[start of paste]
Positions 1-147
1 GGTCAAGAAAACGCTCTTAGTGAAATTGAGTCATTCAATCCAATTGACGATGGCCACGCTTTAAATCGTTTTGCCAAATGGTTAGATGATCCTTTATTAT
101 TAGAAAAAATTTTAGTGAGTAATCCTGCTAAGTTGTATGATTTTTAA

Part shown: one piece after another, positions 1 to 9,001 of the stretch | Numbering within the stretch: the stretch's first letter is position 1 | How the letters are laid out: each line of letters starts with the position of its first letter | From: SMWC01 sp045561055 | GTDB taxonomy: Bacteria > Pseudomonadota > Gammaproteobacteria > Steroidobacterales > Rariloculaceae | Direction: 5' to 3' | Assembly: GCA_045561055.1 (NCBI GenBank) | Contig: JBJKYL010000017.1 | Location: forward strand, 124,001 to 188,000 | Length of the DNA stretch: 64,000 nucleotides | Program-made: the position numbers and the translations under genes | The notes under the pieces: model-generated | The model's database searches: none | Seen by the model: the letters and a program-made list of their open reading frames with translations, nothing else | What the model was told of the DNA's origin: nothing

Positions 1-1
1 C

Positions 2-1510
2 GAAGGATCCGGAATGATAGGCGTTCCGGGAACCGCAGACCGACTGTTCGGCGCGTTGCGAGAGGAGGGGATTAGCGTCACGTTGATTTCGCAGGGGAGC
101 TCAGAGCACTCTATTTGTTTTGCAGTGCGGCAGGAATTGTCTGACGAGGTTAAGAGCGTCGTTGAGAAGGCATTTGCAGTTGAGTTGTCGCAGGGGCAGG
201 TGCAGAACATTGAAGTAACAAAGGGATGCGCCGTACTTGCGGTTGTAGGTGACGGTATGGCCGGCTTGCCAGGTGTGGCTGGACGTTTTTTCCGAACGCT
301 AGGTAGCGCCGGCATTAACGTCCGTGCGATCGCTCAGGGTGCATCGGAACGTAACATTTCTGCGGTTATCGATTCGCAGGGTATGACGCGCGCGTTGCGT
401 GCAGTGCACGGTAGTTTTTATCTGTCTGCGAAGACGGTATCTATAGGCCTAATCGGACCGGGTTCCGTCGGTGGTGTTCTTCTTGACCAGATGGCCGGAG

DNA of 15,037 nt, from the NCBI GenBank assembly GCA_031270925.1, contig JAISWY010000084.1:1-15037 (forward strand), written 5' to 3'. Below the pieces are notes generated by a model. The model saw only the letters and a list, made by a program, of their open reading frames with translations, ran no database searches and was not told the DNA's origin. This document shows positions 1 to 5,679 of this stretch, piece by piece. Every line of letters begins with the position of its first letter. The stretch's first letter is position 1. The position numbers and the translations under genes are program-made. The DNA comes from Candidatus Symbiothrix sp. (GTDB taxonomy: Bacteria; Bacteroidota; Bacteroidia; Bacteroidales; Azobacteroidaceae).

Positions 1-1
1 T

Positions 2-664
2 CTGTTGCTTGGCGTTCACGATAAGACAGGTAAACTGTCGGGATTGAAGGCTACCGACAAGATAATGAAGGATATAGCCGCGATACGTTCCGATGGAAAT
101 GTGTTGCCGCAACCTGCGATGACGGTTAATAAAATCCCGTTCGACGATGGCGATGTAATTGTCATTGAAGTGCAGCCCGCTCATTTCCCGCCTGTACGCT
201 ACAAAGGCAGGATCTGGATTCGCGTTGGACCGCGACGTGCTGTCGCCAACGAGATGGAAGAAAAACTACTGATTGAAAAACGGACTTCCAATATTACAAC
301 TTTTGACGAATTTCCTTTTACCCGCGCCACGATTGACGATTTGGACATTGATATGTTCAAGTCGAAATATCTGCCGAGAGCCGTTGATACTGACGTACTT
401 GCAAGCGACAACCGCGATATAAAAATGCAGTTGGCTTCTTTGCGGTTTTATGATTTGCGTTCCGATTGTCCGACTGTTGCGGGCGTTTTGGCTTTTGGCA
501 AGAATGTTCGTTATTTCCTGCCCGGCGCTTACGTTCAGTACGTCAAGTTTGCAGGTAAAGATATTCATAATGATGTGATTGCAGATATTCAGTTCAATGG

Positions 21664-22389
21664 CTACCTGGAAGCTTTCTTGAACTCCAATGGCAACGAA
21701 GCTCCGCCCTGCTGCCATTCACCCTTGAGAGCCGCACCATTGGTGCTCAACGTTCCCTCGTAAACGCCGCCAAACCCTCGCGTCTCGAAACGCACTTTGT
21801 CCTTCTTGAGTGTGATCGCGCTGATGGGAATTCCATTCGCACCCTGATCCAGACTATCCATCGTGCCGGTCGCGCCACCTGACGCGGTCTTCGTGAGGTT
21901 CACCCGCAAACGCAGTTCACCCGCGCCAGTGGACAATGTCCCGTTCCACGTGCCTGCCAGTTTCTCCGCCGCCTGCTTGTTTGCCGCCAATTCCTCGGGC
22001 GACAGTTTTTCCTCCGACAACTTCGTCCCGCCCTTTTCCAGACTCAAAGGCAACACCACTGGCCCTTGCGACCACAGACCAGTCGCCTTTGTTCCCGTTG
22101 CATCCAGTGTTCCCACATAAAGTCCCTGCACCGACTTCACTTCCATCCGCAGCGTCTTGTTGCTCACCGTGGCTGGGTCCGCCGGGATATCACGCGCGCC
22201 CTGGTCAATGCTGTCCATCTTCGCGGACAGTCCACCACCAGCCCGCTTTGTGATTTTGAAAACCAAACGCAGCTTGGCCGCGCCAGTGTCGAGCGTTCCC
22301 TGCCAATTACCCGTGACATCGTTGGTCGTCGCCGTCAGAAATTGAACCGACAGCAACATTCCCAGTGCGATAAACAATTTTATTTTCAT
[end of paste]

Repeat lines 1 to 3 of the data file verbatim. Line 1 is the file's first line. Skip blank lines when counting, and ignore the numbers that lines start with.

Positions 1-147
1 GGTCAAGAAAACGCTCTTAGTGAAATTGAGTCATTCAATCCAATTGACGATGGCCACGCTTTAAATCGTTTTGCCAAATGGTTAGATGATCCTTTATTAT
101 TAGAAAAAATTTTAGTGAGTAATCCTGCTAAGTTGTATGATTTTTAA